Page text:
# set up (do not solve) a differential equation that represent this system

Set up differential equations or mathematical modeling :

Let in a Island there are $\ 4 \$ species $\ w \ (dragon),x \ (deer),y \ (sheep),z \ (plant) \$.

If dragon eat deer , deer and sheep eat plant and the plants complete among themselves , then set up (do not solve) a differential equation that represent this system.

Since dragon eat deer , the variable $\ w \$ is dependent on $\ x \$.

Since dragon and sheep eat plant , $\ x,y \$ dependent on $\ z \$.

$\therefore \ w \$ dependent of $\ x,y,z \$.

Since plant complete themselves , the variable $\ z \$ is independent.

But how to set the differential equation representing the system ?

Let me hazard a guess as to the sort of thought this problem is asking for.

In my estimation, this is as much an exercise about model-building as it is about differential equations. There's not really one right answer, although some answers are better than others based on what makes sense from a physical perspective.

By way of example, consider a system in which wolves (whose quantity is represented by $W$) eat sheep, sheep ($S$) eat cabbages, and cabbages ($C$) grow. How does the population evolve over time?

Suppose that cabbages grow at a constant rate $\lambda_C$. At the same time, though, they're being eaten by sheep, at a rate $f(C, S)$ that depends on both the number of cabbages and the number of sheep. So we write

$$\frac{dC}{dt} = \lambda_C - f(C, S)$$

One possible form of $f(C, S)$ that looks reasonable is $u\frac{CS}{C+S}$: It ranges from $0$, when there are no cabbages left, to a limit of $u$, when cabbages are plentiful (on a per sheep basis).

OK, now what about the sheep? They would probably breed at a rate proportional to the number of sheep; we can denote this rate by $\nu_S$. The sheep are also vulnerable to being eaten by the wolves, and as with the cabbages, we can represent this with a function $g(S, W)$.

In addition, however, we must consider the possibility that sheep will starve to death if there aren't enough cabbages to go around. This happens at a rate $q(C, S)$ that depends on both the number of cabbages and the number of sheep. So we write

$$\frac{dS}{dt} = \nu_S S - g(S, W) - q(C, S)$$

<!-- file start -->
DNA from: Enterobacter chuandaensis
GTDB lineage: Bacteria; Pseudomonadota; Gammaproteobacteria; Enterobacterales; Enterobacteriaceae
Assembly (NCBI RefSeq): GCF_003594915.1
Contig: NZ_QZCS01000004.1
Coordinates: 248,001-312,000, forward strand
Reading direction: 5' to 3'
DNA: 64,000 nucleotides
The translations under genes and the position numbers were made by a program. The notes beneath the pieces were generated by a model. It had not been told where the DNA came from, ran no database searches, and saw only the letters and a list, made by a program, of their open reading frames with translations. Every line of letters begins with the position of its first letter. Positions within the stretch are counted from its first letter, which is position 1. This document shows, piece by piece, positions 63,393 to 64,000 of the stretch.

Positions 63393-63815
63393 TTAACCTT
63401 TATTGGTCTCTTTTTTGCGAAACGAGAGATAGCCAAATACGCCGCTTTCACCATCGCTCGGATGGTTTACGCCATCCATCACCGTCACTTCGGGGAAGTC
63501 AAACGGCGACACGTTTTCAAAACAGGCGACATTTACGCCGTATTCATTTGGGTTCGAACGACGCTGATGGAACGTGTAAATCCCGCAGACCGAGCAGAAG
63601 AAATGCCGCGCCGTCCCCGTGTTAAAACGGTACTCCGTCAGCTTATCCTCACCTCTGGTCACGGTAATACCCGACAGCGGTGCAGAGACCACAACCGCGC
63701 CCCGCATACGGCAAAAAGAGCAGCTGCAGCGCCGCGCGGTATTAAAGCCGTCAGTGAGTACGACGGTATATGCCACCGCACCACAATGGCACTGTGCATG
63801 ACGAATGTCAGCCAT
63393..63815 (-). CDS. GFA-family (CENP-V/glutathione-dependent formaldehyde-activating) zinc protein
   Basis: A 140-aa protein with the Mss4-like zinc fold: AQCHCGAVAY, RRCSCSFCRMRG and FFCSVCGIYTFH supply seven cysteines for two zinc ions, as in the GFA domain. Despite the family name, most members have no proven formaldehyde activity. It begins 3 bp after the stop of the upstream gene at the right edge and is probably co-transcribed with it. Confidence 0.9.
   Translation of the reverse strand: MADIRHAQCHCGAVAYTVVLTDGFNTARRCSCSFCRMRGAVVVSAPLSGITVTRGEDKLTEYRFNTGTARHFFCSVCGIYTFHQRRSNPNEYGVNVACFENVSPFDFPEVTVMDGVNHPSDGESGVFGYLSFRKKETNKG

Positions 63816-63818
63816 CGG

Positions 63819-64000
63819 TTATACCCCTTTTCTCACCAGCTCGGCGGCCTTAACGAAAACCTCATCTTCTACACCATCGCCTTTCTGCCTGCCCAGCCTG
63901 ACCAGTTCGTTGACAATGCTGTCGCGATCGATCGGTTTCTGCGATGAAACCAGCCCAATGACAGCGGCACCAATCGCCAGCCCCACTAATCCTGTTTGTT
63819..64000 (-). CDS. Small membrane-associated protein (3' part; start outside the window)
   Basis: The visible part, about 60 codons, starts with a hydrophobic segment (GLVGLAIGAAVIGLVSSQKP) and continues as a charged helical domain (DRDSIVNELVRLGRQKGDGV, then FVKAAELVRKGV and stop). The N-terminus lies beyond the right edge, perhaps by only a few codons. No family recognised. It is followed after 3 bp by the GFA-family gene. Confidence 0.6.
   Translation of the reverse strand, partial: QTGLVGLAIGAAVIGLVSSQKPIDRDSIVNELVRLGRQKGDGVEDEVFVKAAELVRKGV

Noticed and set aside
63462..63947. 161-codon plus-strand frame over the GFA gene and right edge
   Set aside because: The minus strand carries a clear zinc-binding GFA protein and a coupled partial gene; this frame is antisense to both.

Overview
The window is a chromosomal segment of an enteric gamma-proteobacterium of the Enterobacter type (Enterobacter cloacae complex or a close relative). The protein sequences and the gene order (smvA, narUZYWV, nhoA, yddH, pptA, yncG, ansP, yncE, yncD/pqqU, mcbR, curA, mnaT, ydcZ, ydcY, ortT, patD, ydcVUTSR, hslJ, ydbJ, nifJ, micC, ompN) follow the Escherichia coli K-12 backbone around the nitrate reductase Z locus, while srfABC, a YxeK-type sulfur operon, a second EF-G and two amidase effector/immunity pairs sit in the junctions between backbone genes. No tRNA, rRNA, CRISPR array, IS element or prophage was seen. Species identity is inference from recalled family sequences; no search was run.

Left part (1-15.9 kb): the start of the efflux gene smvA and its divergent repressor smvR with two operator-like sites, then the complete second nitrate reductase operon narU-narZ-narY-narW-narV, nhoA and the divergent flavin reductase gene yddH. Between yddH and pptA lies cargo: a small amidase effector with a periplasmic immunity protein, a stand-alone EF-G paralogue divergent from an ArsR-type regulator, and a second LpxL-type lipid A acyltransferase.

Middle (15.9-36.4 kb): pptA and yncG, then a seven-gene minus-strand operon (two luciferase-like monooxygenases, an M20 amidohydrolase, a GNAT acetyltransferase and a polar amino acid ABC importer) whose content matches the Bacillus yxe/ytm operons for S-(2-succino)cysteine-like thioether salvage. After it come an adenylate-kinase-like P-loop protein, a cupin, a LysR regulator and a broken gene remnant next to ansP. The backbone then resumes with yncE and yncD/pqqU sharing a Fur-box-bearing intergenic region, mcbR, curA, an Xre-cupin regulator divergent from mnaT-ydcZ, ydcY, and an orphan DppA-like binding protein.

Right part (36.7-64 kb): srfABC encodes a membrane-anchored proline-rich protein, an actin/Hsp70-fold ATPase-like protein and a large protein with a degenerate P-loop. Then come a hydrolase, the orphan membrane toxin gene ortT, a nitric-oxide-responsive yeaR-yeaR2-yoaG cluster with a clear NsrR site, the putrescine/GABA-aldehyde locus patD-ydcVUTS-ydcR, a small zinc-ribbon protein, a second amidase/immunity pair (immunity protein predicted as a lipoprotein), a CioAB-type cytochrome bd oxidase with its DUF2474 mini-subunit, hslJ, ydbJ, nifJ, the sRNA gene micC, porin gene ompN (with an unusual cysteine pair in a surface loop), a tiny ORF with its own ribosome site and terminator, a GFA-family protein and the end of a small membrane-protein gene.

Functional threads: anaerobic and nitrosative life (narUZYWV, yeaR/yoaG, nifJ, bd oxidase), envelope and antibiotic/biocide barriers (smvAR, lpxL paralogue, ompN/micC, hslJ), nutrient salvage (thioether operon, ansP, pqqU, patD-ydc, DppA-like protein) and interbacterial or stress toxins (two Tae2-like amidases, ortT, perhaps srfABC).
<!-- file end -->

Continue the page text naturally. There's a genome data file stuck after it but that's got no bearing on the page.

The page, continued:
One possible choice for $q(C, S)$ is $v\frac{S^3}{C^2+S^2}$. This ranges from nearly $0$, when cabbages are plentiful (sheep can die even then) to $v$ (per sheep) when no cabbages are left.

Finally, wolves breed at a rate proportional to the number of wolves, and we'll denote this rate by $\nu_W$. Nothing eats the wolves, but they can starve because there aren't enough sheep for them to eat. So we write

$$\frac{dW}{dt} = \nu_W W - r(S, W)$$

That sort of model-building seems like what is being asked for. As you can tell, much of the intellectual effort is spent on constructing a reasonable model; the amount of it expended on expressing it in the language of differential equations is relatively small.

Note that we might well have constructed a system of equations such as

$$\frac{dC}{dt} = W+S \\ \frac{dS}{dt} = C+W \\ \frac{dW}{dt} = S+C$$

Such a system perhaps could not be considered "wrong" per se, but it would be hard to justify it on physical grounds.

• It's not a very good model, sheep continue eating cabbages even if their number is negative, etc. If the left side were $\dot C/C$ and $\dot S/S$ the variables would be forced to stay positive. – LutzL Jul 12 '18 at 20:23
• @LutzL: Haha, well, I suppose my excuse is that my intention was not to construct a good model, but to highlight that model construction was the central objective of the question. But I concede it's not a very good excuse. I'll come back and fix the model later, thanks for the observation! – Brian Tung Jul 12 '18 at 20:43
• This is nicely explained. Note that we could have second order equations, for instance in many ecosystems when predation pressure is high, the breed rate also increases to maintain a viable population. – zwim Jul 12 '18 at 22:22